Justice Spike Maynard
The state Supreme Court has ordered the City of Charleston to have an election to allow residents to decide whether to keep the $1-a-week user fee.
In a ruling filed Dec. 1, the court upheld the user fee, saying the city has authority to impose such a fee. However, the court said the city din’t follow the state’s requirements for notice and publication, so the vote is required.
Two notices published by the city before passage of the ordinance did not give people enough time to exercise their right to protest the plan, the court said.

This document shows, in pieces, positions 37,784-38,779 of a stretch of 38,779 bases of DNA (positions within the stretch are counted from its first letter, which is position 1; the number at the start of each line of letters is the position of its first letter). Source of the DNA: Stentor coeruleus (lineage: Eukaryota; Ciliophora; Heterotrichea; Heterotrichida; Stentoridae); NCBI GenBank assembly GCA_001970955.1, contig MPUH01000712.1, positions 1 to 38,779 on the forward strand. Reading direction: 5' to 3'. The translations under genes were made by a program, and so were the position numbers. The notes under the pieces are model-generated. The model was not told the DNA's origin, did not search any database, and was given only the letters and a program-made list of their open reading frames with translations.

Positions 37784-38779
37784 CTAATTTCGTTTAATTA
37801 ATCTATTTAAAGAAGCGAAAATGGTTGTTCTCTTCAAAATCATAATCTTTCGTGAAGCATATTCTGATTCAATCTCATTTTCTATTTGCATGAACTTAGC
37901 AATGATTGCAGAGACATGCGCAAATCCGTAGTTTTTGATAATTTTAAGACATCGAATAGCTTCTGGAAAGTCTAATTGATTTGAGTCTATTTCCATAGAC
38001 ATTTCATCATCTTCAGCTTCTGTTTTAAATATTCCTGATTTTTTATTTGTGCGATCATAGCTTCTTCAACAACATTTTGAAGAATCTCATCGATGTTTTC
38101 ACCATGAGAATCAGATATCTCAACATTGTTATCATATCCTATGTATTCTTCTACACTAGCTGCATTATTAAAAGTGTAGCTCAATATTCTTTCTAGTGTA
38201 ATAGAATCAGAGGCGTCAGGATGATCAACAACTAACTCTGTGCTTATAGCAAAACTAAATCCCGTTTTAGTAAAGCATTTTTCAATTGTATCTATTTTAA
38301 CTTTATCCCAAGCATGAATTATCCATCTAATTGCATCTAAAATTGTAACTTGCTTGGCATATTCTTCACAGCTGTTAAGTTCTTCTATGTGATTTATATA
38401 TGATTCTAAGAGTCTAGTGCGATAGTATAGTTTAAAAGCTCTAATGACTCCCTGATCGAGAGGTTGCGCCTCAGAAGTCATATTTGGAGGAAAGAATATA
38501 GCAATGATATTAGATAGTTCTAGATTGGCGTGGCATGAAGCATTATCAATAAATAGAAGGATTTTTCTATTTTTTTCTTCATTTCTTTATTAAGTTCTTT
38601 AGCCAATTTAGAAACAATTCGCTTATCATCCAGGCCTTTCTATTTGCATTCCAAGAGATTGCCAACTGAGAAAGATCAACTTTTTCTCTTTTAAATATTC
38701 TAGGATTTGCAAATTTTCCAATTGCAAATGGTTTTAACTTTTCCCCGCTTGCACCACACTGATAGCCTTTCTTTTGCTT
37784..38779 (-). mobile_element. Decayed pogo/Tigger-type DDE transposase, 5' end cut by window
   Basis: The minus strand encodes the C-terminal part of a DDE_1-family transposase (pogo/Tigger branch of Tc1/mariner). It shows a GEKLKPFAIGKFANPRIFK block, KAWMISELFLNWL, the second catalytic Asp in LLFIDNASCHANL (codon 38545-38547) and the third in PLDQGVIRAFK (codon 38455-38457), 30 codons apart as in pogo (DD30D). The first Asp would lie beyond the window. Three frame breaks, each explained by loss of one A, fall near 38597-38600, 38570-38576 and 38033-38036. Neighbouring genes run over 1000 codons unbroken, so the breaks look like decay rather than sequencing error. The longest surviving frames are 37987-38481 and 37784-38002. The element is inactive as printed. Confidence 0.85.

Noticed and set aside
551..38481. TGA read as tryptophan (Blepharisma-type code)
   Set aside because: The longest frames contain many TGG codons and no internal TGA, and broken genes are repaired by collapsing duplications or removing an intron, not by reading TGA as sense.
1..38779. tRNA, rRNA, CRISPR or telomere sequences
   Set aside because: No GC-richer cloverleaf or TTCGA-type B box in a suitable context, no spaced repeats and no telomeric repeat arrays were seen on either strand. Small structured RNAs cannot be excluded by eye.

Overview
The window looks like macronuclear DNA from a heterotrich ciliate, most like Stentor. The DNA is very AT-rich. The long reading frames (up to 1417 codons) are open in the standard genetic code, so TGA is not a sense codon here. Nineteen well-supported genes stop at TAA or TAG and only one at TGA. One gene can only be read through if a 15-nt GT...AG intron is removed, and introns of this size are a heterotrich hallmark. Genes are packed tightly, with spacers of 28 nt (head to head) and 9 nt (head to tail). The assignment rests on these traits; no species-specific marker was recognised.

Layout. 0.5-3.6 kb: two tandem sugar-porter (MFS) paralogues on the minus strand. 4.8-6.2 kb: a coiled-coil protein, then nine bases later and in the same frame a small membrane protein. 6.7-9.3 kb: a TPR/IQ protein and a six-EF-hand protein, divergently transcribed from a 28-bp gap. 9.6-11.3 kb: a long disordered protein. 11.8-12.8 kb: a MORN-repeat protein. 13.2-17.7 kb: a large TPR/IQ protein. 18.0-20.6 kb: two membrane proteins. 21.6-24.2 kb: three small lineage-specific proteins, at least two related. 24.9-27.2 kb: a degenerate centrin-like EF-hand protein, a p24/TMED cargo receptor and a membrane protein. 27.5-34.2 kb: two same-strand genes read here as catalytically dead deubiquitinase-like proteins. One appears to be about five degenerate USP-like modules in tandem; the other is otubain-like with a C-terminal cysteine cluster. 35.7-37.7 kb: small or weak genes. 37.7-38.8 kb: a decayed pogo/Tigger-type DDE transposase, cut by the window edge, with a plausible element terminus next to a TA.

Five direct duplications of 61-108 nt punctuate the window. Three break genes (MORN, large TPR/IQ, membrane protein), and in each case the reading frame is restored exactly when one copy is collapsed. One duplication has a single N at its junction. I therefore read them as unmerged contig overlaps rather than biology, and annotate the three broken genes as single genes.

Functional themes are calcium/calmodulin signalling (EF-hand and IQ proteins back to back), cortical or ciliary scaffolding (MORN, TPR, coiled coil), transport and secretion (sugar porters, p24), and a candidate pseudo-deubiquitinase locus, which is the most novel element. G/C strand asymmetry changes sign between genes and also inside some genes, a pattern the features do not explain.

The ruling was 4-1 with Justice Larry Starcher dissenting. Justice Spike Maynard wrote the opinion.
Plaintiff Thornton Cooper, a South Charleston resident who works in Charleston, has fought against the fee since it was enacted in 2003. He calls the fee an unconstitutional tax.
The issue went to the Supreme Court after Cooper appealed a 2004 ruling by Kanawha Circuit Judge James Stucky, who upheld the fee.
The city collects about $2.5 million annually from the fee and uses it for police protection and street maintenance.
"... this Court affirms the decision of the circuit court insofar as it determines that the 'user fee”' is a fee and not a tax and concludes that the City of Charleston had the authority to enact such a fee," the ruling states.
Two other West Virginia cities have similar fees. Huntington and Weirton both have $2-a-week user fees.
Read the full opinion on Pages 4-5.
Supreme Court of Appeals case number: 32612